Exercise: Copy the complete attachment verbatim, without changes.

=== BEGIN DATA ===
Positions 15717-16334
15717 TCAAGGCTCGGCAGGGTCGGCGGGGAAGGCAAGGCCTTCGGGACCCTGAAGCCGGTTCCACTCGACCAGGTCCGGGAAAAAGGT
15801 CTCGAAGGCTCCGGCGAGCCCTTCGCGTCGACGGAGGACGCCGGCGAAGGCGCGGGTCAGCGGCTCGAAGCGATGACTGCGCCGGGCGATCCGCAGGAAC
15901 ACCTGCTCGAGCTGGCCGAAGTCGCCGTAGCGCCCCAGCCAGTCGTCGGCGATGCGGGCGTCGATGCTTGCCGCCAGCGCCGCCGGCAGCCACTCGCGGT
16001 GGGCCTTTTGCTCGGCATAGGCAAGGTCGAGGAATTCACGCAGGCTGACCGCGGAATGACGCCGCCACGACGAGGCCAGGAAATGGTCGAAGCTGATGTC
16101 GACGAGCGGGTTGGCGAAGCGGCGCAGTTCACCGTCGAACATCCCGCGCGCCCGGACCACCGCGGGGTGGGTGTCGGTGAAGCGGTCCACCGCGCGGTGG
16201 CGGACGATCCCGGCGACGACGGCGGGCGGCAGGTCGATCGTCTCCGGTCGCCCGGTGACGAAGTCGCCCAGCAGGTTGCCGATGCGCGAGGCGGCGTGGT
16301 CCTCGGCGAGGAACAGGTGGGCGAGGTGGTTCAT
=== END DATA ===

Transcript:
Positions 15717-16334
15717 TCAAGGCTCGGCAGGGTCGGCGGGGAAGGCAAGGCCTTCGGGACCCTGAAGCCGGTTCCACTCGACCAGGTCCGGGAAAAAGGT
15801 CTCGAAGGCTCCGGCGAGCCCTTCGCGTCGACGGAGGACGCCGGCGAAGGCGCGGGTCAGCGGCTCGAAGCGATGACTGCGCCGGGCGATCCGCAGGAAC
15901 ACCTGCTCGAGCTGGCCGAAGTCGCCGTAGCGCCCCAGCCAGTCGTCGGCGATGCGGGCGTCGATGCTTGCCGCCAGCGCCGCCGGCAGCCACTCGCGGT
16001 GGGCCTTTTGCTCGGCATAGGCAAGGTCGAGGAATTCACGCAGGCTGACCGCGGAATGACGCCGCCACGACGAGGCCAGGAAATGGTCGAAGCTGATGTC
16101 GACGAGCGGGTTGGCGAAGCGGCGCAGTTCACCGTCGAACATCCCGCGCGCCCGGACCACCGCGGGGTGGGTGTCGGTGAAGCGGTCCACCGCGCGGTGG
16201 CGGACGATCCCGGCGACGACGGCGGGCGGCAGGTCGATCGTCTCCGGTCGCCCGGTGACGAAGTCGCCCAGCAGGTTGCCGATGCGCGAGGCGGCGTGGT
16301 CCTCGGCGAGGAACAGGTGGGCGAGGTGGTTCAT